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Thread: Planning Jobs in Australia?

  1. #1

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    Planning Jobs in Australia?

    Recently stumbled across the fact that there is a shortage of planners down under. Being in a transitional mood, Karen and I might easily be persuaded to help with that shortage, but our research suggests that we would need an employer to get a work visa. The jobs page for the Australian Institute seems to be dominated by recruiters and large consulting firms. Given our specialty in rural and environmental planning, it seems we might need to look elsewhere to find out what jobs are open. Any suggestions would be welcome.

  2. #2
    DA Monkey's avatar
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    Contacting agencies & places directly may help, although the PIA website is quite good with many local councils advertising.

    You could also look at www.job-directory.com.au - it specilaises in local government.

    In queensland, I know of redcliffe city council, Gold coast city council and caboolture shire council and Ipswich looking for people immediately.

    REM should be able to help a little with Sydney (NSW) based work

  3. #3
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    Quote Originally posted by Lee Nellis
    Recently stumbled across the fact that there is a shortage of planners down under. Being in a transitional mood, Karen and I might easily be persuaded to help with that shortage, but our research suggests that we would need an employer to get a work visa. The jobs page for the Australian Institute seems to be dominated by recruiters and large consulting firms. Given our specialty in rural and environmental planning, it seems we might need to look elsewhere to find out what jobs are open. Any suggestions would be welcome.
    The big shortage is in development assessment planners, mainly in local and state government. Some private firms specialise in rural / natural resource planning. You could try ERM or Parsons Brinckerhoff - both large firms with a number of offices across Australia. Both have web sites with employment opportunity sections.

    Good luck

  4. #4
         
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    job hunting resources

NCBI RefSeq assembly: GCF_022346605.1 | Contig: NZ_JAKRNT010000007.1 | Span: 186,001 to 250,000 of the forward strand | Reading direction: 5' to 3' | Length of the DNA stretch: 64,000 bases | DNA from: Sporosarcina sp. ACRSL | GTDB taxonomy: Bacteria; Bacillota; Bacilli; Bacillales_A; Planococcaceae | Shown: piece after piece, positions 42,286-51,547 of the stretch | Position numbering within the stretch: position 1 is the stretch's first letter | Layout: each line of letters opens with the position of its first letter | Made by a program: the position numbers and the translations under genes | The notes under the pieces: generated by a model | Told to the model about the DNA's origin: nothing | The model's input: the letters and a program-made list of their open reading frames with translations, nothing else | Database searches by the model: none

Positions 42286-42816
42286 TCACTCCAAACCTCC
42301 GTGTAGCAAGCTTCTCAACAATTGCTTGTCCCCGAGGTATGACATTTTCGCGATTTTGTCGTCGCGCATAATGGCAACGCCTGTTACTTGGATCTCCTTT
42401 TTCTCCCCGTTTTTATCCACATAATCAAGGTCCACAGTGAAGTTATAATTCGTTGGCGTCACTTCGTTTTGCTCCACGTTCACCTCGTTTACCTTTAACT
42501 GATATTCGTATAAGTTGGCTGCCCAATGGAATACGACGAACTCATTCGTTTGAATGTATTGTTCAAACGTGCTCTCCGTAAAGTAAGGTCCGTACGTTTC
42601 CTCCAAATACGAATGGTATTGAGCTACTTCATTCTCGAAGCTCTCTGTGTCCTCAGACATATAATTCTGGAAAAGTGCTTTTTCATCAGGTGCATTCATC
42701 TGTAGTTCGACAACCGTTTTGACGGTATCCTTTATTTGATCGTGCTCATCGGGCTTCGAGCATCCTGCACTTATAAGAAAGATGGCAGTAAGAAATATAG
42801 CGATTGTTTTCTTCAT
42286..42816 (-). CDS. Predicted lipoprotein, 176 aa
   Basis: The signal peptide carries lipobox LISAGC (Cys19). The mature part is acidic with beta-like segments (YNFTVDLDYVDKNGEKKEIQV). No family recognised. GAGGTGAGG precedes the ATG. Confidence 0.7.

Quote Originally posted by Lee Nellis
    Recently stumbled across the fact that there is a shortage of planners down under. Being in a transitional mood, Karen and I might easily be persuaded to help with that shortage, but our research suggests that we would need an employer to get a work visa. The jobs page for the Australian Institute seems to be dominated by recruiters and large consulting firms. Given our specialty in rural and environmental planning, it seems we might need to look elsewhere to find out what jobs are open. Any suggestions would be welcome.
    There's a new (currently launching) Aussie based service which I received an email about just today. You might want to check it out www.jobsinplanning.com.au

  5. #5
    Cyburbian Trail Nazi's avatar
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    I have been thinking to apply as well. However, what is the likelihood of an American being hired over an Australian?

  6. #6
    Cyburbian jresta's avatar
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    From what i've read the reason an American would get hired over an Australian would be because there's a shortage of aussie planners.

    They could do like here and hire any old schmuck to be a town planner but something tells me the rules are a bit more strict.

    I've researched it extensively and it's a points based system similar to Canada. Being a native english speaker gets you points, having a degree gets you points, having a master's gets you even more, and being educated and trained in a field with a critical shortage (that would be planning) puts you over the top.